On October 10, Environmental Protection Agency (EPA) Administrator Scott Pruitt signed a Notice of Proposed Rulemaking (NPRM) to repeal the Clean Power Plan (CPP), one of the Obama Administration’s central policies to reduce greenhouse gas emissions. The CPP would have required states to collectively reduce greenhouse gas emissions from existing power plants by about 32 percent, relative to 2005 emissions, by the year 2030. In an executive order issued on March 28, 2017, President Trump called on all executive departments and agencies to review existing regulations that “burden” domestic energy industries. The President specifically pointed to the CPP as requiring review. In the proposal released Tuesday, the EPA indicated it would repeal the CPP completely, although the agency will consider options for replacement. The repeal of the CPP is the most recent reversal of environmental policy in a series of deregulatory actions by the EPA, and has brought more attention to the legal basis for these policies and the legal consequences of undoing them.

The EPA was created in 1970 to enforce the Clean Air Act, passed by Congress that same year. The Clean Air Act has since evolved to reflect the most up-to-date science and emerging air quality problems, and the role of the EPA has evolved with it. In 2009, the responsibility of the EPA was expanded through its Endangerment Finding, which recognized the real and potential harms of greenhouse gases and determined that the agency was obligated to regulate them. The Endangerment Finding served as the foundation for the Obama Administration’s agenda to combat climate change, including the Clean Power Plan, although the legal grounding for the finding was, in fact, ten years in the making by its finalization in 2009.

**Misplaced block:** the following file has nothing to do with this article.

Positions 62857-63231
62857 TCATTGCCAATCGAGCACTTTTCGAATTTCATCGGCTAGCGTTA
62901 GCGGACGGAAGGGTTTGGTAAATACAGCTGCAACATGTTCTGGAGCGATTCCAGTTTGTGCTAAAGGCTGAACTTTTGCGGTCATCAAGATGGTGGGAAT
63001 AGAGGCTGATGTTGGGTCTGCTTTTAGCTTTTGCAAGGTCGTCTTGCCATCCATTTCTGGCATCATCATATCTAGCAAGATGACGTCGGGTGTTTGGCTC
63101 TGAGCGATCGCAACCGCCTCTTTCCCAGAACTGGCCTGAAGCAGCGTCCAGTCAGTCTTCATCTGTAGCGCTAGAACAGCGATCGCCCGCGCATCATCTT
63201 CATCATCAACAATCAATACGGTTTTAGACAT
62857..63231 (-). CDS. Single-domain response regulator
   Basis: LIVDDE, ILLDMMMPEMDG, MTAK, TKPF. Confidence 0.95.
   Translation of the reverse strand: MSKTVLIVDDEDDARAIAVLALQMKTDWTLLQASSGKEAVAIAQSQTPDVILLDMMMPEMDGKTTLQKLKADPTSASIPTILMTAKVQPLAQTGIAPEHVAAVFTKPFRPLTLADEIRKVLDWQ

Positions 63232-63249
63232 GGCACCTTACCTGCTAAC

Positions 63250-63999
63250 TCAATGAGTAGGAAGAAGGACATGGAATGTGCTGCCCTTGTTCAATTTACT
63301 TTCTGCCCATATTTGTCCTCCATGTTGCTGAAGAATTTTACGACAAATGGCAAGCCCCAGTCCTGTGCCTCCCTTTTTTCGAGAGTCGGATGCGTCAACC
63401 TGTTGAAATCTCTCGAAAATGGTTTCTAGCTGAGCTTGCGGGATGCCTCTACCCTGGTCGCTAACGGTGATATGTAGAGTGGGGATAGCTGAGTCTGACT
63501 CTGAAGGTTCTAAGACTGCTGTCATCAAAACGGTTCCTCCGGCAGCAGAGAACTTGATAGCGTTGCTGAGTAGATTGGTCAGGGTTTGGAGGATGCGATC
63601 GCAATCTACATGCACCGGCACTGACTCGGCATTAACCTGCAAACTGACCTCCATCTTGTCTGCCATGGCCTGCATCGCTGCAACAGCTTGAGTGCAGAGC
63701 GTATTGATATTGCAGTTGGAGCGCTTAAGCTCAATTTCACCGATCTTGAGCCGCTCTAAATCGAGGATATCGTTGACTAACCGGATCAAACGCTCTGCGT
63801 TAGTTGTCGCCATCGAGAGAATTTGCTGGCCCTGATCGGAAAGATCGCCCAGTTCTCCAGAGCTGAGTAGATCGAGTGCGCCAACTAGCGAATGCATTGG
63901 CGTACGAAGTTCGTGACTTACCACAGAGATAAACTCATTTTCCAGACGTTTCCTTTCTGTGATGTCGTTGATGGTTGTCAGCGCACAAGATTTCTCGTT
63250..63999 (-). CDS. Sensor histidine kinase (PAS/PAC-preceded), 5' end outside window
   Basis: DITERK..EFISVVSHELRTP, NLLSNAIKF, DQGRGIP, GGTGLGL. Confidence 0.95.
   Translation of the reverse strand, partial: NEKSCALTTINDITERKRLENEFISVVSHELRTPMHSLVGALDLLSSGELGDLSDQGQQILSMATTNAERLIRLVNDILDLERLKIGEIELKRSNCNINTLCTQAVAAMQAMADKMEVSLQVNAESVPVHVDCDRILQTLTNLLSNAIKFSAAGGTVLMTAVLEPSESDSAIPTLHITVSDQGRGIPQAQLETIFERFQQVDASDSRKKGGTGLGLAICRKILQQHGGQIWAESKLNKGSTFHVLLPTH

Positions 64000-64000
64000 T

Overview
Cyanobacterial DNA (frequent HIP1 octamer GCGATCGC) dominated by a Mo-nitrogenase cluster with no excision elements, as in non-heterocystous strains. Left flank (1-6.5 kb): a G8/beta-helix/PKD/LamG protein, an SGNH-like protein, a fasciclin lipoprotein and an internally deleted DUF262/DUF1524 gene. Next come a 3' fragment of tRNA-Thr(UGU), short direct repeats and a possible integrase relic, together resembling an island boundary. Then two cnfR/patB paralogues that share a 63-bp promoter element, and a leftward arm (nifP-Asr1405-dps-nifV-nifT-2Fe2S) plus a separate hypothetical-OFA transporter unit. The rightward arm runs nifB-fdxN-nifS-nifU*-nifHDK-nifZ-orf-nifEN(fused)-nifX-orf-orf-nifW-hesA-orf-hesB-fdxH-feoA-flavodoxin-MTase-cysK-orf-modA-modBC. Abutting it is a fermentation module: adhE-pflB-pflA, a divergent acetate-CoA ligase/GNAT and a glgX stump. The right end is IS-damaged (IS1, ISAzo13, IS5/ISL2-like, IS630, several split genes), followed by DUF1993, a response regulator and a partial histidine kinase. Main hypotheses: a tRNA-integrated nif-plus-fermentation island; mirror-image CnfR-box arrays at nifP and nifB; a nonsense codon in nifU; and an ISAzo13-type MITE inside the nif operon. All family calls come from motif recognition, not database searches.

Indeed, a group of renewable energy and environmental organizations got together in 1999 to petition the EPA to include greenhouse gas emissions from vehicles under the regulatory authority of the Clean Air Act. That petition initiated years of litigation that culminated in Massachusetts v. EPA, decided by the Supreme Court in 2007. In Massachusetts, the court ruled that greenhouse gases fit the definition of “air pollutant” under the Clean Air Act, and ordered the EPA to assess the harms of greenhouse gas emissions from motor vehicles. From this ruling, the Endangerment Finding was born.

The Endangerment Finding consists of two parts. First, that six greenhouse gases, including carbon dioxide, endanger the public health and well-being of current and future generations. Second, that the greenhouse gas emissions from motor vehicles, specifically, endanger public health and well-being. The Endangerment Finding relies on a large body of scientific research, much of it from the Intergovernmental Panel on Climate Change, the U.S. Global Climate Research Program, and the National Research Council, and went through extensive public comment before its finalization.